While there is nothing inherently wrong with the presentation of Swap Force, the quality of it was on par with direct-to-video rentals. The animations were just good enough to keep the story moving while consistently entertaining a younger audience. For those more mature gamers – those accustomed to 'Uncharted' and 'The Last of Us' – it was a bit lacking.
The environments, although varied, were always a bit bland yet still maintained a colorful palette. The lip synching with the audio was always just a vowel or two off. And the bigger, more epic, moments of the story never fully lived up to their intended effect. Of course, none of this altered the overall enjoyment of the game, but it was clear that the developers were more focused on gameplay than on presentation.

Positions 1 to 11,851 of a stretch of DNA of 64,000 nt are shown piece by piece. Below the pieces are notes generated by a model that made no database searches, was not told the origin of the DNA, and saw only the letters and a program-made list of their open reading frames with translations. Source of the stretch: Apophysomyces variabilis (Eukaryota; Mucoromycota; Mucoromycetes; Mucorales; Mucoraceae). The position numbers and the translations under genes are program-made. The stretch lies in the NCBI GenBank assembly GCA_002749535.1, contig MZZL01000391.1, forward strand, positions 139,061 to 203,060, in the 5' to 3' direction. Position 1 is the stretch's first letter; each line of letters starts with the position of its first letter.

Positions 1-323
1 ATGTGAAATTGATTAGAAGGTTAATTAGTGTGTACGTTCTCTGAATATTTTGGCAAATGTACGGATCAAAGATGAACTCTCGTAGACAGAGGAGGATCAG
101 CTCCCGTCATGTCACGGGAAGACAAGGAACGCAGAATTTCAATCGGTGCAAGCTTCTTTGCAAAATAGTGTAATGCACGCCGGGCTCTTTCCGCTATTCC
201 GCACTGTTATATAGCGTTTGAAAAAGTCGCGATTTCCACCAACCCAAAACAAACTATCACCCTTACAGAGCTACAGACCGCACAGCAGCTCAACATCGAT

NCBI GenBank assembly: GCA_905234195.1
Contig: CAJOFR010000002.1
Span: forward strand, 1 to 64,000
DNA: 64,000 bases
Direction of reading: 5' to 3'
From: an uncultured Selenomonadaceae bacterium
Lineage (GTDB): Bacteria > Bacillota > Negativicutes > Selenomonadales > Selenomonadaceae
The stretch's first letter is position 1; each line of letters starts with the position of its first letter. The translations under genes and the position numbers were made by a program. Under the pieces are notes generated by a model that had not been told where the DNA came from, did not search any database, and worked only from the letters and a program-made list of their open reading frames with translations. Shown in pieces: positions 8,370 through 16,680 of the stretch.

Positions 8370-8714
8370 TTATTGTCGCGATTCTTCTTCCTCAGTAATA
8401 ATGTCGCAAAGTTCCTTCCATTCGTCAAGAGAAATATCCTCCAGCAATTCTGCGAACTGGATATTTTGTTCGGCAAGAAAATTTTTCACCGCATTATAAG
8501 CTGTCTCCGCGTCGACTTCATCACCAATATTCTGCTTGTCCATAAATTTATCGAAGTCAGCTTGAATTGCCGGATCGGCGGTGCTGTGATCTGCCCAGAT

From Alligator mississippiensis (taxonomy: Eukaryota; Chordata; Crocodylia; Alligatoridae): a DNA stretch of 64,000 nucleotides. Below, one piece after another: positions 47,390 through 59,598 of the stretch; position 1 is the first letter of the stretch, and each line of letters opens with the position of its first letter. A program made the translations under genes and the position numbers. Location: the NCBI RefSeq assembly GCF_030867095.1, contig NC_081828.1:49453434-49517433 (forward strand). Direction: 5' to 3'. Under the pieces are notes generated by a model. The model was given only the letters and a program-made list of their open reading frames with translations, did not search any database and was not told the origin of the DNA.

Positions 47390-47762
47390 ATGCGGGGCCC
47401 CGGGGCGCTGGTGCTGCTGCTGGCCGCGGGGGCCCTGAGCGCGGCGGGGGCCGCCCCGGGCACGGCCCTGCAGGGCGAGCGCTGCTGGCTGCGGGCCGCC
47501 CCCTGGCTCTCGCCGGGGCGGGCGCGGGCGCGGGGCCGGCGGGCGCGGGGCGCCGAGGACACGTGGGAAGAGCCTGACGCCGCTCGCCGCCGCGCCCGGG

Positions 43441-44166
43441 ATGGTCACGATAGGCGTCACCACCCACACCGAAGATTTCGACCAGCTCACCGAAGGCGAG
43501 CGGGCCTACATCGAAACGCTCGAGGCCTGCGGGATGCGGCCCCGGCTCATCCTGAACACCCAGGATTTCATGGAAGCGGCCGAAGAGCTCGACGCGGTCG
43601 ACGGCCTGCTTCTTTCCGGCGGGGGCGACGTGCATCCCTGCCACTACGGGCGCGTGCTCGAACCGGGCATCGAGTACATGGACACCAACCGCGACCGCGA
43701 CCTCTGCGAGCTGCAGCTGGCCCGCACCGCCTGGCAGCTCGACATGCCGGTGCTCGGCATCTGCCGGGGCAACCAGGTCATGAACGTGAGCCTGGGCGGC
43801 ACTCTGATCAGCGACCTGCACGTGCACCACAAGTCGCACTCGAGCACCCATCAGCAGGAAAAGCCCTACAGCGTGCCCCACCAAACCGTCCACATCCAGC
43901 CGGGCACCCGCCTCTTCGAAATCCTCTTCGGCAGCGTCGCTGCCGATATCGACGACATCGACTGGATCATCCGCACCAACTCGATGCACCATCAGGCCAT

The Audio: Rating the Sound
Some of the voice actors from previous Skylanders games make a repeat performance with Swap Force. Characters like Lord Kaos and the bumbling yet lovable Flynn (wonderfully portrayed by Patrick Warburton) absolutely steal each and every scene they are in. Additionally, as you progress through the story, you'll encounter an impressive amount of new characters, each with their own voice (lip synch issues aside) and personality.
Unfortunately, I found an odd, and somewhat annoying, issue with the volume levels of Swap Force; particularly when jumping from in-game play to cut scene. There was never much consistency, and I always found myself adjusting the volume of my Denon receiver. It was an unfortunate side effect and one that I'm uncertain is specific to just the PlayStation 3 version.